The world according to Jungle: It's the music that makes you happy
Translation by:Arwen Dewey
At France's "La Route du Rock" festival, cafébabel crossed paths with Jungle, the groovy headline act for it's 25th edition. At the heart of this charismatic collective are two Londoners who for a long time preferred to remain anonymous. Here, cafébabel attempts to unveil them.
One of the first things you learn when meeting Josh Lloyd-Watson and Tom McFarland, the brains behind the soul collective Jungle, is that they are football fans. This fact goes someway to explaining their impatience to finish our interview, on this sunny afternoon at France's "La Route du Rock". Tom’s beloved Chelsea are losing 3-0 to Manchester City, and they are eager to get back to the game.
Despite their restlessness the pair make you feel completely at ease, chatting away with the two pretty young journalists sat beside me, who they invite out for a drink later. They become increasingly sentimental when they mention their “family” (Jungle), whose surprising mix of electro, soul and funk is set to end the festival in style. Constantly cutting across each other, they are keen to remind us that music should first and foremost be about pleasure, and not become too much of a business. From their outset Jungle tried to surround itself with an aura of mystery, like Gorillaz before them, in order to keep on making music “that sounds good,” as well as for the sake of their ten-year long partnership. There is cause for concern: long friendships don't always survive musical success, as The Libertines found out.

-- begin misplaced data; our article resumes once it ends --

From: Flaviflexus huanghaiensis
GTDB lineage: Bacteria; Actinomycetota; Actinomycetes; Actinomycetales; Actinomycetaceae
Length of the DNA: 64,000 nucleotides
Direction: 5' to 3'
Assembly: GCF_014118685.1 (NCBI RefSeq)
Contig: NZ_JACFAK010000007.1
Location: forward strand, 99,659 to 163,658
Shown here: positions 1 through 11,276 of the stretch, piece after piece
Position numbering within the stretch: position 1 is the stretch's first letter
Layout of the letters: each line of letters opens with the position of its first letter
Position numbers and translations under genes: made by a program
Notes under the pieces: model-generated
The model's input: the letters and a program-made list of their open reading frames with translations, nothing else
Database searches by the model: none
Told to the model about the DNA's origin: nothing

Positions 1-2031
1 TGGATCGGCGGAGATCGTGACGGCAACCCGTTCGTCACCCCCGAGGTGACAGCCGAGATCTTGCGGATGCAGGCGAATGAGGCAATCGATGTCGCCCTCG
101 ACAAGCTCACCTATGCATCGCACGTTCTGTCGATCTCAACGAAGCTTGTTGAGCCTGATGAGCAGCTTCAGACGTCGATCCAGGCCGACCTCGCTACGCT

cafébabel: First things first, can you tell us how you got started in music?
Josh: I guess it’s something that's always been part of my life. I’ve never gone long without listening to music... without getting passionate about an album or a song. I think it’s important. Some people have that relationship with football, or dance, or cinema… it's their passion. It’s the same for me with music.
Tom: How did I get started in music…?
Josh: I forced you.
Tom: I don’t know, it’s something you do growing up, right? It’s something… that connects you with other people in the same situation. It becomes a way to hang out with your friends. For us, it’s an excuse to have a hobby, one that’s creative and productive. Rather than sitting around doing nothing, we get together and write stuff. It's a marvellous feeling for two reasons...
Josh: We get the chance to do what we want…
Tom: Yeah, and it’s also a kind of release. You know, when you write music you escape to a cooler world that doesn’t really exist. It’s a good reason to keep going.
Jungle - "Busy Earnin'"
cafébabel: Okay, but if you had to name the artists that really made you want to make music?
Tom: Puddle of Mudd! (laughs) You know them? We listened to lots of nu metal for a while… I like thinking that people are searching the web to find out our influences, and all they find is nu metal, like “How could they come up with this music by listening to that?” (laughs)
Josh: And System of a Down! Fuck, I love System of a Down!
(Tom starts singing the words to “Chop Suey”)
Josh: That song is crazy… But I don’t know, really. I like a little bit of everything. It’s a shitty answer, but it’s true. I like everything, and nothing in particular. It can be anything: jazz, nu metal…
cafébabel: What makes a good song then, in your opinion?
Tom: The combination of rhythm and melody. Of course that’s just our take on it, but we compose stuff that, to us, sounds good. In the end, it’s just a question of what works for your ear. When you produce stuff in the studio, there are lots of things that you can overanalyze, and loads of different techniques to try out. But at the end of the day, the verdict will always be the same: “Trust your ears.” You can do weird stuff, but it has to sound good, that’s all that matters!